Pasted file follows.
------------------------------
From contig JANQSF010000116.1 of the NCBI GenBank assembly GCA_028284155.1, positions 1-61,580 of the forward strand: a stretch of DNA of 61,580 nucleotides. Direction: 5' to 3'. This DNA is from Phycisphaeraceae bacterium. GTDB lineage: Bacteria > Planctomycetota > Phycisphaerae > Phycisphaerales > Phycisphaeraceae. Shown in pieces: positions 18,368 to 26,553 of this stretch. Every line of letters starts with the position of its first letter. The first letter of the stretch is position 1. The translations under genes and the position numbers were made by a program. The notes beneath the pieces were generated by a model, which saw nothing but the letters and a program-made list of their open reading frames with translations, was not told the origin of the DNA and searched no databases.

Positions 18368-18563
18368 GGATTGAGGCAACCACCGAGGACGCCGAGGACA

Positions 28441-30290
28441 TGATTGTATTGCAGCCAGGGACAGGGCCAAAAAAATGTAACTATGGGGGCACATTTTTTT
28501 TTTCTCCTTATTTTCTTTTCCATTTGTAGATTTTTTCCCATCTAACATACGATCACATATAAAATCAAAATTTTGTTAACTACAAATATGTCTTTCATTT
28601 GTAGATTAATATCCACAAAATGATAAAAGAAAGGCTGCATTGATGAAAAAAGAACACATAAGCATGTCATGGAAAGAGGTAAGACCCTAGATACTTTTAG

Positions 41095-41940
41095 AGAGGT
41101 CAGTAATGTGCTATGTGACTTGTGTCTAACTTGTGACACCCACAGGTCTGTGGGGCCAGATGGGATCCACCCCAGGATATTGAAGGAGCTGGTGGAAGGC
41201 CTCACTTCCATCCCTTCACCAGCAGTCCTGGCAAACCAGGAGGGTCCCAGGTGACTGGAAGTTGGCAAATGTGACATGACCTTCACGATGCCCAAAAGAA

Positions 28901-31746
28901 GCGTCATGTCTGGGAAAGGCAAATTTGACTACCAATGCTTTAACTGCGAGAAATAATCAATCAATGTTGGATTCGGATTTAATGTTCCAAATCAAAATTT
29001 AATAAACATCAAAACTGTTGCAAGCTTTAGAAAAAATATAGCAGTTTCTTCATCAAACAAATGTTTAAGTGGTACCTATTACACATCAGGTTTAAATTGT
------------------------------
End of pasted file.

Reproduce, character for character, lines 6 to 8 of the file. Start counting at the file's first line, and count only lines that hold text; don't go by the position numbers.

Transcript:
28501 TTTCTCCTTATTTTCTTTTCCATTTGTAGATTTTTTCCCATCTAACATACGATCACATATAAAATCAAAATTTTGTTAACTACAAATATGTCTTTCATTT
28601 GTAGATTAATATCCACAAAATGATAAAAGAAAGGCTGCATTGATGAAAAAAGAACACATAAGCATGTCATGGAAAGAGGTAAGACCCTAGATACTTTTAG

Positions 41095-41940